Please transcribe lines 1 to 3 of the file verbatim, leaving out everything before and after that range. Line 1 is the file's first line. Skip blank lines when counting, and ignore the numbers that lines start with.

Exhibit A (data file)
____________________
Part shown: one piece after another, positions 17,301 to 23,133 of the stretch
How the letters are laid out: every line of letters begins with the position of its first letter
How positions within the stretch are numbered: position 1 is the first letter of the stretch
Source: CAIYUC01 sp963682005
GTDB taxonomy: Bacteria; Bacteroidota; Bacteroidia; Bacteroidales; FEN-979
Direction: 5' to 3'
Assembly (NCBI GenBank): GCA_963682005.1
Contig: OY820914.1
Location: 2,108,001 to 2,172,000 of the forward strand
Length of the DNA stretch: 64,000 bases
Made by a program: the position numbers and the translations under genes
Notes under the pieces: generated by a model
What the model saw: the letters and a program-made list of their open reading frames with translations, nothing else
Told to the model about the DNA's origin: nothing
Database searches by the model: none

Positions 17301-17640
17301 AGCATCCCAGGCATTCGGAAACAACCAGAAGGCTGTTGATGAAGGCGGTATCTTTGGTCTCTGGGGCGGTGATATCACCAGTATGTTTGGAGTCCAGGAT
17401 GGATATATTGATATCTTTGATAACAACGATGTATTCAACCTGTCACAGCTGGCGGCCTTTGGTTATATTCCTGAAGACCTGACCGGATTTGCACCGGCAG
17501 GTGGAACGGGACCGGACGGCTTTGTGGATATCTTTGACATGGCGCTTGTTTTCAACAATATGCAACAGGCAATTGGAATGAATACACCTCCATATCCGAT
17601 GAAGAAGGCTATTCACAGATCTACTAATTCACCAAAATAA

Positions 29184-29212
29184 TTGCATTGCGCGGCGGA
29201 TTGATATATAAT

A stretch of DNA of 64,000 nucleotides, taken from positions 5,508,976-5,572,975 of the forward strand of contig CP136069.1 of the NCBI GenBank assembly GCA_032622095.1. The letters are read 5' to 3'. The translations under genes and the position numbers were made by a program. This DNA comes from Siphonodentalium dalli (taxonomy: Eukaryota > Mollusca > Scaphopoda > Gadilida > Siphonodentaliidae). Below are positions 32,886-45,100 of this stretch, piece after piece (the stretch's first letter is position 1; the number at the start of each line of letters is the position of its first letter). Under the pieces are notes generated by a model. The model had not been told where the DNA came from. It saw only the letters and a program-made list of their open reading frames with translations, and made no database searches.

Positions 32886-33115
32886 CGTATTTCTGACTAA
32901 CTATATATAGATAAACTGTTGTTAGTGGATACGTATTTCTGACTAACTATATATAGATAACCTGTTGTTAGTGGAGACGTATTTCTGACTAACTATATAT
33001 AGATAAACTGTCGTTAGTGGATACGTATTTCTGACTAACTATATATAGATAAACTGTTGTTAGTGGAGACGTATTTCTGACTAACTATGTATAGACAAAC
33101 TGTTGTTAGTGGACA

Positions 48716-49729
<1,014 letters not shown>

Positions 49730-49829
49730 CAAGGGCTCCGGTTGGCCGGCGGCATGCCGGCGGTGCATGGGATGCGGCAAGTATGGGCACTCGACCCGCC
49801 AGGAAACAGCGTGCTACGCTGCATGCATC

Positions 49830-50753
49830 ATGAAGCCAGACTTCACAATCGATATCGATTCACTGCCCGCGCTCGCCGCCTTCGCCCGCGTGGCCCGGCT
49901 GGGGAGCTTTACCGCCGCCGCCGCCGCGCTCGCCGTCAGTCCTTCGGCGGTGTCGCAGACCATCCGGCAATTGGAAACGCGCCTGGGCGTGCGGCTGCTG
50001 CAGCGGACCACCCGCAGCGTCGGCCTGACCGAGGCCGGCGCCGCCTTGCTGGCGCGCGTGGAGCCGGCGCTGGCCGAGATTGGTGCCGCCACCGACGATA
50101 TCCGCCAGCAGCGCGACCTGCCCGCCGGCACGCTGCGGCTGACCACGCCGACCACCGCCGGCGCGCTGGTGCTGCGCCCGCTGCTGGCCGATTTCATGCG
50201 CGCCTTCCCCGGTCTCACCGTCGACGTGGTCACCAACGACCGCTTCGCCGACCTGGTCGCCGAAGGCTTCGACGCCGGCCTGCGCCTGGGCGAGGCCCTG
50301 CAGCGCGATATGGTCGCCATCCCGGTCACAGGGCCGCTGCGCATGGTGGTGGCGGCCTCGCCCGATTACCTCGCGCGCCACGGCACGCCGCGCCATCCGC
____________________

Part shown: one piece after another, positions 17,301 to 23,133 of the stretch
How the letters are laid out: every line of letters begins with the position of its first letter
How positions within the stretch are numbered: position 1 is the first letter of the stretch